Is Army entering politics?
[This article includes comments made by the author in a panel discussion titled “Is the army entering politics?” in a TV news channel on September 24, 2013. Other two panelists belonged to the Congress and BJP parties.]
The sensational title of the discussion “Is Army entering politics?” is an insinuation on army – a national institution which has earned its reputation for professionalism after shedding blood and sweat in battlefronts. A more appropriate title would be “Is politics entering Army?” There is every reason to think so, as we see a series of classified official documents containing sensational allegations relating to former Army chief General VK Singh, the army, and national security have been systematically leaked to the media since 2012.
The latest controversy has been triggered by an Indian Express report on September 20, 2013 carrying shocking revelations of General VK Singh misusing the Technical Support Division (TSD) to unlawfully tap phones of ministers and to pull down the J and K government. It quoted a Secret report of an inquiry ordered by the Army chief General Bikram Singh to review the functioning of the TSD during the tenure of his predecessor. The report prepared by Director General (Military Operations) Lt General Vinod Bhatia is said to have recommended a probe by an external agency like the CBI. It was submitted to Defence Ministry in March 2013.
However, the Ministry has sat on it for six months which shows either lack of seriousness of purpose or frivolousness of the allegations. After the media report raised a lot of noise, the government has promised an inquiry to bring the guilty to book.
Curiously the latest Indian Express allegation against General VK Singh appeared immediately after he was seen on the stage alongside the Congress bête-noire Narendra Modi when they addressed a massive ex-servicemen’s rally at Rewari in Haryana. This was not the first time such informed leaks in the media were timed to coincide with some of General VK Singh’s revelations or acts that reflected badly on the government. For instance when his case against the Government on correcting his date of birth came up for hearing, the same newspaper made a laughable but a mischievous and alarming allegation by interpreting routine move of some military unit to Delhi as a plan of the General to carry out a coup! Though such leaks and reports were targeted against him, they have also dragged Army’s name in the mud. And the stoic silence of the Minister of Defence and the army has only fed the rumour mills.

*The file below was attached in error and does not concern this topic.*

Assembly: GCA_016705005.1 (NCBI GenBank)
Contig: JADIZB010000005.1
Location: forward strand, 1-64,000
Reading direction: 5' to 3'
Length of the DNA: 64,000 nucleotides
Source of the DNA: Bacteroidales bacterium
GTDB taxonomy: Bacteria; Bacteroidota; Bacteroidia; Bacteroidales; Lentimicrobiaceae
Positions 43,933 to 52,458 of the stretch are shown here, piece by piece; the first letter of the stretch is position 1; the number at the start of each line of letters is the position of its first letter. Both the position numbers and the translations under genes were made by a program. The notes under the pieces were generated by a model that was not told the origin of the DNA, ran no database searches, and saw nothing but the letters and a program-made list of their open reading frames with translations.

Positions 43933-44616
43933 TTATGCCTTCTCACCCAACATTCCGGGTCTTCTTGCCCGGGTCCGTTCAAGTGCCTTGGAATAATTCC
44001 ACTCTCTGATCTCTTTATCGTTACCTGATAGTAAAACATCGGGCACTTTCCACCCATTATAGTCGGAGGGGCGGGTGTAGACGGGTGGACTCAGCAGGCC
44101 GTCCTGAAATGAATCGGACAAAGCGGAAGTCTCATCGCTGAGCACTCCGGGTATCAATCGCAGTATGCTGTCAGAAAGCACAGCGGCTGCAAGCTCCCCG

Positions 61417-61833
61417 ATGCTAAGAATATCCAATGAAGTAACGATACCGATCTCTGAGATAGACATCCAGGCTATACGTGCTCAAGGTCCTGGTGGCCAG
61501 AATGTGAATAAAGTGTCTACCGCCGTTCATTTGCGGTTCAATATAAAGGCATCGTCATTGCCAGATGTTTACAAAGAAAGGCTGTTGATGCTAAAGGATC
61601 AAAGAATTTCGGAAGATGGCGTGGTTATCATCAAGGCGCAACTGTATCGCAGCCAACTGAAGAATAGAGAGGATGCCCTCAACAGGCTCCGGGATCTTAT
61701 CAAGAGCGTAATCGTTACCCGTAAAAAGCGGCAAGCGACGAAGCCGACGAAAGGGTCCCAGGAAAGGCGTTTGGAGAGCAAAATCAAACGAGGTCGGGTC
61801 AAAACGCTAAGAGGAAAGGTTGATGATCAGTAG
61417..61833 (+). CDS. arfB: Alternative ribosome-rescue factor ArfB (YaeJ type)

General VK Singh has not helped himself in rebutting such reports. In his TV interview on September 23 on the latest Indian Express report, he made a rather sweeping statement that the Army had paid all ministers in J and K since independence, and that everyone in the system, including the Defence Ministry was in the know. This has not only sustained the controversy but also kept it in public focus. As a person who has held the high office of the COAS people expect him to be more circumspect in his public statements. But apparently his views are different. Probably as an aggrieved party he feels he has to counter the allegations through the same media that carry them. A little more homework on his part would have helped him to project better.
From the national security point of view this is a disturbing development as it undermines public confidence in armed forces at time when Jihadi terrorism is trying to stage a comeback in J and K. It is a mystery why the Government of India does not appear to have made serious efforts to either plug the leakages or bring the culprits to book. In the case in point, the government took no action for six months after the report was submitted; this gives rise to suspicions of official patronage for the whole exercise at some senior level.
The credibility of the government can only be restored by carrying out an impartial enquiry into the whole affair and the guilty are brought to book. However, credibility in such inquiries has been eroded as controversies have been dogging national investigative agencies. In view of this, the enquiry should be conducted under the supervision of the Supreme Court and expeditious action taken on its recommendations.
Over the years partisan politics has eroded effectiveness of administration. Police forces have been rendered ineffective and national institutions like the Intelligence Bureau, Central Bureau of Investigation which are the pillars of good governance and security have been systematically degraded. Now the armed forces, the symbol of national integration and unimpeachable integrity, appear to be facing the same fate. This has saddened over two million veterans; it is likely to adversely impact the minds of soldiers defending our troubled borders.